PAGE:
whippet wears coat outdoors in winter

by Kerry E. McKinney, DVM

It’s no surprise it’s C-C-C-Cold outside!

Cold weather woes are common this time of year. Sometimes it’s even too cold to go outside, but for the rest of the time, a little extra precaution and awareness will ensure that walks are trouble-free. Below are some dangers to be aware of as the thermometer drops when our pets still need some outdoor time.

Hypothermia

Even brief exposures outdoors in our recent temperatures can cause a dangerous drop in core body temperature.

Pay special attention to young and old pets. They may not have enough body mass, mobility, or awareness to generate sufficient body heat. Any lethargic or poorly responsive pet found indoors or out needs immediate veterinary attention.

If you can’t tolerate more than a few minutes outside without gloves, it’s likely your pet needs protection and less time outside. Any dog doing a dance from foot to foot is likely experiencing pain from the cold contact. For short-coated breeds, use boots (if tolerated) and sweaters or jackets for brief trips outdoors to eliminate.

For our Arctic-happy but not acclimated dogs, it’s still important to limit outdoor time and check paws and ears for normal appearance and temperature.

Frostbite

This degree of tissue injury can happen surprisingly quickly in below-freezing temperatures. The initial appearance is a red or bruised area that darkens to black followed by sloughing skin which can leave the area susceptible to infection.

Limit your pet’s time outdoors, check ears and paws for injury, and help remove ice balls that can form between toes. Be especially alert to signs of pain or trauma such as licking at the feet or limping.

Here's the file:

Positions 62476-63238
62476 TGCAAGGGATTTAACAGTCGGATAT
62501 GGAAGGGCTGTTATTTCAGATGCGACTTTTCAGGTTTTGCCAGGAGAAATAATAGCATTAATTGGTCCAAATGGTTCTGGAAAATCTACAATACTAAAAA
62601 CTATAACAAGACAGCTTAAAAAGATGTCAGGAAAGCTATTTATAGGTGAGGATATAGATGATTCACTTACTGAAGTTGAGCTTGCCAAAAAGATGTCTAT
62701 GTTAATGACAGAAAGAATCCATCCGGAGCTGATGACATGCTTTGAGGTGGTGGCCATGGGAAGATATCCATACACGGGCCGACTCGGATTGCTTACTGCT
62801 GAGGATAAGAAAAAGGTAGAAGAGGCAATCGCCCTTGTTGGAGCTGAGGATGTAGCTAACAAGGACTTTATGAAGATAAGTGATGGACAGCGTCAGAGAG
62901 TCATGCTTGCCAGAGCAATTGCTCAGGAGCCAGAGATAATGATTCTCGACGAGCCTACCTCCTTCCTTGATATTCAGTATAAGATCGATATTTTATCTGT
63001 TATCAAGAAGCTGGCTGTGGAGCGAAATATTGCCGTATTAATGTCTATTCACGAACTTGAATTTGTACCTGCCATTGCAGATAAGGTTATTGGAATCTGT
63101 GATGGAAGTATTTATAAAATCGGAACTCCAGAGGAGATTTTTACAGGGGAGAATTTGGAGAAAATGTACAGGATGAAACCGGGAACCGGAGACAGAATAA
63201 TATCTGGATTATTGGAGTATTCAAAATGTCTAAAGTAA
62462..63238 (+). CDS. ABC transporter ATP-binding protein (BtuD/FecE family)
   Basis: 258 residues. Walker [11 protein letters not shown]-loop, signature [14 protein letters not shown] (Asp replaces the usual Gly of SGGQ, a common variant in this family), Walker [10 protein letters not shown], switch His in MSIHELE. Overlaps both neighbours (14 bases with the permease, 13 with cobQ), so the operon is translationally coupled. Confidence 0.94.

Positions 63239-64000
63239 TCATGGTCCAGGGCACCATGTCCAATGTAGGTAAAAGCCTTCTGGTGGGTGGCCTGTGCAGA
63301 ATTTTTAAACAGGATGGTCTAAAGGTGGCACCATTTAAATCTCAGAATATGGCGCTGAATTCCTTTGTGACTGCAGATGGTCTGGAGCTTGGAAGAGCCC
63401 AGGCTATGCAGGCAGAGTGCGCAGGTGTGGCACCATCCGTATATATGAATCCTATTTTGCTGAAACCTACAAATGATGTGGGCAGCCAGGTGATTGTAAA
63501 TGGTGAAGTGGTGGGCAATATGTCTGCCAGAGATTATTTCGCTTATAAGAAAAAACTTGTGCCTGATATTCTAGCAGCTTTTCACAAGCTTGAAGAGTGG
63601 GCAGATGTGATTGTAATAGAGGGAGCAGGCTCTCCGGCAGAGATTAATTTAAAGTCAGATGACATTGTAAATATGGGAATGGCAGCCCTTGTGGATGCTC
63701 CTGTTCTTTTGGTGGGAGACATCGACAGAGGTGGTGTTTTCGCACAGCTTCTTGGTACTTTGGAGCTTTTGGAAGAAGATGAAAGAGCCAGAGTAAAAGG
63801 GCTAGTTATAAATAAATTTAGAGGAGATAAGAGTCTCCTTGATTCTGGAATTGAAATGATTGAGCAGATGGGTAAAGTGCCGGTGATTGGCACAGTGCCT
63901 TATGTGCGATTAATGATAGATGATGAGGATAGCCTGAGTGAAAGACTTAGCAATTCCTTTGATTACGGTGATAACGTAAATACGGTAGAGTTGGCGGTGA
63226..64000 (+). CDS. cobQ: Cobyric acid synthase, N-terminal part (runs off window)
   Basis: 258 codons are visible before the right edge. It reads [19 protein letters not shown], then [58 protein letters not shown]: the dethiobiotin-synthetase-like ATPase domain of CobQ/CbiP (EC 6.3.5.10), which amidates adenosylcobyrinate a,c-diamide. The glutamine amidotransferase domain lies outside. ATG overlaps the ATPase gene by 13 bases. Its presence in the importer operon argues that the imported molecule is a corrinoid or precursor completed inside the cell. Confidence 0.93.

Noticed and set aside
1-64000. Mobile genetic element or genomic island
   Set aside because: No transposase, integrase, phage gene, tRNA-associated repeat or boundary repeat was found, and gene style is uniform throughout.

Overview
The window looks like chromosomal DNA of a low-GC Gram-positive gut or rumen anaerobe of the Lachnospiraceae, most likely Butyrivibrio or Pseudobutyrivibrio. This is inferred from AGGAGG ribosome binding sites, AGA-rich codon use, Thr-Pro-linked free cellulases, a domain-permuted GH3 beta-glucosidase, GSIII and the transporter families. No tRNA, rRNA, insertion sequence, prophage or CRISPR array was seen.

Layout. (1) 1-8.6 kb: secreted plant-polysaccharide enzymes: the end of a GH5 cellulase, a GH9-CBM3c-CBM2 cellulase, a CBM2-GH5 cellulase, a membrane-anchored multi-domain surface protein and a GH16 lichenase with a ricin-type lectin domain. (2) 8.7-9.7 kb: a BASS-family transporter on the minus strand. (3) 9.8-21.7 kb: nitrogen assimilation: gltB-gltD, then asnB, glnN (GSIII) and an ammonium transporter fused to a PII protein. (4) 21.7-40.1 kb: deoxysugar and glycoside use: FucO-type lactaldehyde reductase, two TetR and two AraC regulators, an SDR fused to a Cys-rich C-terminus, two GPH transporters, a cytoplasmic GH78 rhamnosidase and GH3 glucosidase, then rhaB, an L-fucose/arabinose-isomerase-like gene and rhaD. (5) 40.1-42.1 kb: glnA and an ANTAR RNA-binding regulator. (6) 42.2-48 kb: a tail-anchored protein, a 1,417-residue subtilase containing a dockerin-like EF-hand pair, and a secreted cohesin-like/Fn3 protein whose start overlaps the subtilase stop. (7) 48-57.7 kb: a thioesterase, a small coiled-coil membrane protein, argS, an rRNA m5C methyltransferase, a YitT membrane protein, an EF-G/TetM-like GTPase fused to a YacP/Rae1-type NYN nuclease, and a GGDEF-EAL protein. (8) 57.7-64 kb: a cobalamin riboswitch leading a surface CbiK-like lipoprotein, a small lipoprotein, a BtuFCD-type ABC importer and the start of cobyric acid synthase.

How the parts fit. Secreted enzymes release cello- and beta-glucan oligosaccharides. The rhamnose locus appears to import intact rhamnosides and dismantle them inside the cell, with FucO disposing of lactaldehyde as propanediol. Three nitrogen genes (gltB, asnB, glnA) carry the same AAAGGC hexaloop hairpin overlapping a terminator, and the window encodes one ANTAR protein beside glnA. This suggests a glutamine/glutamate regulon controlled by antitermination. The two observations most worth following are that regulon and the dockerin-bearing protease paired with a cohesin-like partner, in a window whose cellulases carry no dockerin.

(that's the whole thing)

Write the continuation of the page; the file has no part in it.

If you suspect cold injury, gently warm the area and monitor for improvement, seek veterinary help if the area doesn’t return to normal within a few hours or your pet appears painful or lethargic.

Ice Melt Injury

Many of the products we use to melt ice on walks and driveways can cause stomach upset, irritate skin, and potentially lead to metabolic illness in pets with kidney disease. Use the least amount necessary.

Sodium, Potassium, and Magnesium Chloride salts can cause vomiting and hemorrhagic diarrhea if ingested in large amounts.

Calcium salts can cause GI upset and irritate skin.

Urea-based products are usually labeled pet-safe and small ingestions cause drooling and mild GI upset. However, large ingestions can also cause weakness, muscle tremors, and damage red blood cells.

Dehydration

This is something we think of more when it’s hot, but hydration is just as important when the weather is cold. All pets need shelter in extreme weather, and those housed primarily outdoors also need free access to water. Ensure water is freshened several times a day and not frozen (electric bowls are one option).

Older pets with decreased kidney function can become critically ill without sufficient access to water.

Ticks

Okay, this one isn’t really a concern in sub-zero temperatures. But when it heats up above 34-36 F, you can bet these pests will be crawling out of the leaf litter, climbing onto tall grass and brush, and looking for a bite to eat. Really!

It’s safe to say we don’t have tick concerns every day of the year in Michigan. Nevertheless, we do still need to protect our pets every month of the year so keep your flea and tick preventives on the to-do list.

If cold weather woes are bringing you down, here’s a warm thought: as of this writing, the first day of Spring is less than 50 days away…